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Domain Reversal and Wall Structure of 180°°°° Ferroelectric Domains in LiTaO3 Crystals
Venkatraman Gopalan*, K. Kitamura†, Y. Furukawa†
*Materials Research Laboratory and Dept. of Materials Science and Engineering, Pennsylvania State University, University Park, PA 16802
†National Institute for Research in Inorganic Materials, 1-1 Namiki, Tsukuba, 305-0044 Japan
Abstract. We report a dramatic influence of lithium nonstoichiometry in LiTaO3 crystals on the 180° coercive fields, internal fields, domain wall strain, optical birefringence, and domain shape. Congruent composition of LiTaO3 ( [Li]/([Li]+[Ta])~0.485) show large coercive fields of ~21kV/mm for domain motion and built-in internal fields of ~4.5kV/mm, domain wall strains of εzz~(1-10)x10-6, optical birefringence in the z-plane, and triangular domains with domain walls parallel to the crystallographic x-axes. On the other hand, near-stoichiometric crystals of LiTaO3 ([Li]/([Li]+[Ta])~0.499) studied here show low coercive fields of ~1.7kV/mm, internal fields of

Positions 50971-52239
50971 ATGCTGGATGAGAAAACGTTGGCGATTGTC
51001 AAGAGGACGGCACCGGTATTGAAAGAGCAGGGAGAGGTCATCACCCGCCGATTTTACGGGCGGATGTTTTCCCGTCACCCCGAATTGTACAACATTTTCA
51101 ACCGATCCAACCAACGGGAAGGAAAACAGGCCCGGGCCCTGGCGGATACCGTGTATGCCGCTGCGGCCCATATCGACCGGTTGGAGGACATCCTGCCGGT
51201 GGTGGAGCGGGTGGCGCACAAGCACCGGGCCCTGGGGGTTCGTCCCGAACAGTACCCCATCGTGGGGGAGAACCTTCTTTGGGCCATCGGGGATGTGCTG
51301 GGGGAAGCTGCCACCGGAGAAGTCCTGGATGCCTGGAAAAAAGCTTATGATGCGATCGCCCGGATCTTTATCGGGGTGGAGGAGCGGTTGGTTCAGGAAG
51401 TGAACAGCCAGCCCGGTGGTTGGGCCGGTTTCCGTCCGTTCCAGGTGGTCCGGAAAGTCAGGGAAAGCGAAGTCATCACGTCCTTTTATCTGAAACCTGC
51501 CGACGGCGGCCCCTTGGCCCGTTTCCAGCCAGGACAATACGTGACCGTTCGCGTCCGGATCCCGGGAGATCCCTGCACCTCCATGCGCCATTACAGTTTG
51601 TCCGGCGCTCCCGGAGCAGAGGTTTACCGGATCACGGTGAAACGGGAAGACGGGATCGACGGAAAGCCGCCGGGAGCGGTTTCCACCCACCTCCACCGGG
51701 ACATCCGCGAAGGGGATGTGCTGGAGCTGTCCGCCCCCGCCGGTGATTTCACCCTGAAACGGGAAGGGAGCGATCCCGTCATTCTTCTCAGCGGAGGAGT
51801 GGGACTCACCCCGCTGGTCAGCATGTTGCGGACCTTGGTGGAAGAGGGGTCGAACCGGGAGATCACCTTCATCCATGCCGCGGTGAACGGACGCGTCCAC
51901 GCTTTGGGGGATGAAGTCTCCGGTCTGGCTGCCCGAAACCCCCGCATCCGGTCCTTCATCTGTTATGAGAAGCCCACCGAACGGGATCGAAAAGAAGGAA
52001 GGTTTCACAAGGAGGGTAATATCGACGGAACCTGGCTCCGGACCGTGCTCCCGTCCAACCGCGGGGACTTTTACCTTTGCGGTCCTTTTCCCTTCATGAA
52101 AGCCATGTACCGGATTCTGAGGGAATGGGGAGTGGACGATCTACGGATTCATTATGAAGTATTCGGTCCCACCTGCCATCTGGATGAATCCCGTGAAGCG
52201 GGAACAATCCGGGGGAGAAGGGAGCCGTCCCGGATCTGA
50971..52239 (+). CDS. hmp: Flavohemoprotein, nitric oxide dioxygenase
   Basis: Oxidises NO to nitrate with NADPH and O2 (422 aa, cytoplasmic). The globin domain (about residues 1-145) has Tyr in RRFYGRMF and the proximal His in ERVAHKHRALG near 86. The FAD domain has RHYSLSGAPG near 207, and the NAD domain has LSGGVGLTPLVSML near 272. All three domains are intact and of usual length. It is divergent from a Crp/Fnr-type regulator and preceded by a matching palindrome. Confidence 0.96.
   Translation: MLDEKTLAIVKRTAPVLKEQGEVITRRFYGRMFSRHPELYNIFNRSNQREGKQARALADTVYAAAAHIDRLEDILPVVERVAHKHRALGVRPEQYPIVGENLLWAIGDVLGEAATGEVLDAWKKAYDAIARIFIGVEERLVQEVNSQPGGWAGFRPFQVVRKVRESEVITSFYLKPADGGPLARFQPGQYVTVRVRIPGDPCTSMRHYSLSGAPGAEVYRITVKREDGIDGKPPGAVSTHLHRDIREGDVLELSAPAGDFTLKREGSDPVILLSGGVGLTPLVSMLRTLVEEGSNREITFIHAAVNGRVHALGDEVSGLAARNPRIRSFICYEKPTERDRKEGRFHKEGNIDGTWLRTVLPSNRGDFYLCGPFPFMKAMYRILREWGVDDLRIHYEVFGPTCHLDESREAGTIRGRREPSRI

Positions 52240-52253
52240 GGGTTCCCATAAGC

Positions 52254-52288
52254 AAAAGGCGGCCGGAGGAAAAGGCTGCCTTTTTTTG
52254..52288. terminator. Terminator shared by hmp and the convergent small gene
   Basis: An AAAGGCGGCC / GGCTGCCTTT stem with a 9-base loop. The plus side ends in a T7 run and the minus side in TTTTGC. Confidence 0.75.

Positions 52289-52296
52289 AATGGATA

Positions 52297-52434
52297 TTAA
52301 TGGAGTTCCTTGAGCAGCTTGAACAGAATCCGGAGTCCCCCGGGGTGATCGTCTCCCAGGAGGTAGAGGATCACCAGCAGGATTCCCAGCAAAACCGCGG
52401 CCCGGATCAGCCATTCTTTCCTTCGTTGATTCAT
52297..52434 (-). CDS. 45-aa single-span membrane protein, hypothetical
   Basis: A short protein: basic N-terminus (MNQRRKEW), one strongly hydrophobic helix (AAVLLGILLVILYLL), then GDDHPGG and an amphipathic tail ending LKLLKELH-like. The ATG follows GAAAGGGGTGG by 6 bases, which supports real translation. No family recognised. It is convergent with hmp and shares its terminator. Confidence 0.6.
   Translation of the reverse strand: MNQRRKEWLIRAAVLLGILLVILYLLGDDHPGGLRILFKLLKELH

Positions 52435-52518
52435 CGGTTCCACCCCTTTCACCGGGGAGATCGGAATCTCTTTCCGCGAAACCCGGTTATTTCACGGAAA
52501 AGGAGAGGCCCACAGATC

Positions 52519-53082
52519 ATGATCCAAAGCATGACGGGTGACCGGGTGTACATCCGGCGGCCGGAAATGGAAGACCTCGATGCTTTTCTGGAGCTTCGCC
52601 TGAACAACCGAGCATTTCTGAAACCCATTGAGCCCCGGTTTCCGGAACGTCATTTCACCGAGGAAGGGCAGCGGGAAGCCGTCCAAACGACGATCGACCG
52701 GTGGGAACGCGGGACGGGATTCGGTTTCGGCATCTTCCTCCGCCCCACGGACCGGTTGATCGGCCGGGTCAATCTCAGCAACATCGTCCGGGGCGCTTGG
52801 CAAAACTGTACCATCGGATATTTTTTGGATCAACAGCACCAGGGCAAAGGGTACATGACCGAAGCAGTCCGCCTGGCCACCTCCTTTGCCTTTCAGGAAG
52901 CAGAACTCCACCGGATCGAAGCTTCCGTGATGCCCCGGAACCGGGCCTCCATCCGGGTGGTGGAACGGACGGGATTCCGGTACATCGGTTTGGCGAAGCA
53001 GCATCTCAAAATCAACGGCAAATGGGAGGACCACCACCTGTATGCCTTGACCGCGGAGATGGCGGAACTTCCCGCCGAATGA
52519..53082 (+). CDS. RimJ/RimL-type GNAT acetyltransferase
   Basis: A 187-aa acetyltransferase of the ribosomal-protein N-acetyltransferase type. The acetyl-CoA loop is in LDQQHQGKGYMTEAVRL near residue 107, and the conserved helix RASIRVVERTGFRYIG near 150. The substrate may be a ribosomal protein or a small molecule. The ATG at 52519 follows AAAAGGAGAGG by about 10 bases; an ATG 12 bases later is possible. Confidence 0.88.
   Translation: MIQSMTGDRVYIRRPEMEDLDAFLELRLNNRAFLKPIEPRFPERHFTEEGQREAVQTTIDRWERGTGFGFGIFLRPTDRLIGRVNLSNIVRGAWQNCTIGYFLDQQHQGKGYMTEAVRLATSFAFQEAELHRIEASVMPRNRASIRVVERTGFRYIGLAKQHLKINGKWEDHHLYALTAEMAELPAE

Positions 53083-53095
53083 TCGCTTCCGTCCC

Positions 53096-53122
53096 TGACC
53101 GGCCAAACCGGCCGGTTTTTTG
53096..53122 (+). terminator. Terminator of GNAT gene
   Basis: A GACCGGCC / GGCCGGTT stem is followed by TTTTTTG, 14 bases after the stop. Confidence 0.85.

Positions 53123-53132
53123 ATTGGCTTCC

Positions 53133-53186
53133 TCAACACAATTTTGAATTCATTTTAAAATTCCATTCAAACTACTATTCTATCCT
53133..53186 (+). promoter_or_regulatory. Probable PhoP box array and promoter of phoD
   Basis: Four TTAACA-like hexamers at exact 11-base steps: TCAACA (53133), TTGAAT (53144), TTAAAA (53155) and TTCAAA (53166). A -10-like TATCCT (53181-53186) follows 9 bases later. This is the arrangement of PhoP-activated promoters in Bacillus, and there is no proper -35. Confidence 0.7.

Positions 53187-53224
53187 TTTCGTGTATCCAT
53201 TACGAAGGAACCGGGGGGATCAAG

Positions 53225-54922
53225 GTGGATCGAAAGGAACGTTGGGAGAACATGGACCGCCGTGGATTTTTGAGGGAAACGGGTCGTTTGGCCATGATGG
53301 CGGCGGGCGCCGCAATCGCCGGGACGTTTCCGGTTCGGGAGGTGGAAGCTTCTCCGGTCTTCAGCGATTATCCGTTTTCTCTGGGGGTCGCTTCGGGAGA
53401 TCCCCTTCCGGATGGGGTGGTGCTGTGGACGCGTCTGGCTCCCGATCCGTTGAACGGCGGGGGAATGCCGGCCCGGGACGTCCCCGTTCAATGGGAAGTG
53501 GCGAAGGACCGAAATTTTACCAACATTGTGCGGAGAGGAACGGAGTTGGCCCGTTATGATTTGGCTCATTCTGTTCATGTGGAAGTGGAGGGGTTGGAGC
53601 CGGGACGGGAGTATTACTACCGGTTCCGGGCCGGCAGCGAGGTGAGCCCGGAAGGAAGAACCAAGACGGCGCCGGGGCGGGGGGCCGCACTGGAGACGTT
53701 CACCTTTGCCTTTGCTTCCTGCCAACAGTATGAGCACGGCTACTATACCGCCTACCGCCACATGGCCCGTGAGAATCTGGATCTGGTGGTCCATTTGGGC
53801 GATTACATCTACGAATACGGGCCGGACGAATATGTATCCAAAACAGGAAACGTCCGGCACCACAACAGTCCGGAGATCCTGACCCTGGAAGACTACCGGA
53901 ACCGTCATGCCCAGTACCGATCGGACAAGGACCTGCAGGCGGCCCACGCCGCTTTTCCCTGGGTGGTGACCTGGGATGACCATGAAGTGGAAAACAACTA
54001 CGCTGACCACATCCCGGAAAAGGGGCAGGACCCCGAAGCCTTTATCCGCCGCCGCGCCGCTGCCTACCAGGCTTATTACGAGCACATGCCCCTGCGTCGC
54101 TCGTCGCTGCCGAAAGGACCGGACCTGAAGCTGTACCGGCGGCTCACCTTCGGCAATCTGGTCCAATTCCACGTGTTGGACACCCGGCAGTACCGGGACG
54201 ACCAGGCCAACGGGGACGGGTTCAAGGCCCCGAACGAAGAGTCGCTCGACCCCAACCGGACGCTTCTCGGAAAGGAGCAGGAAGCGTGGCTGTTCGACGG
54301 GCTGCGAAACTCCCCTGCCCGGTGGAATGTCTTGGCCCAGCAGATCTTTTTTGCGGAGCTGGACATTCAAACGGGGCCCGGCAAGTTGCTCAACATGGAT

Figure 1 shows the hysteresis loops for domain reversal at room temperature for congruent and stoichiometric crystals of z-cut LiTaO3.
Figure 1. Hysteresis loops of congruent and stoichiometric LiTaO3 crystals at room temperature. The Eint , indicated by the arrow, depicts the internal field as measured by the offset in the hysteresis loop for the congruent crystals. The crystals are cycled starting from state I through state II and back to state I.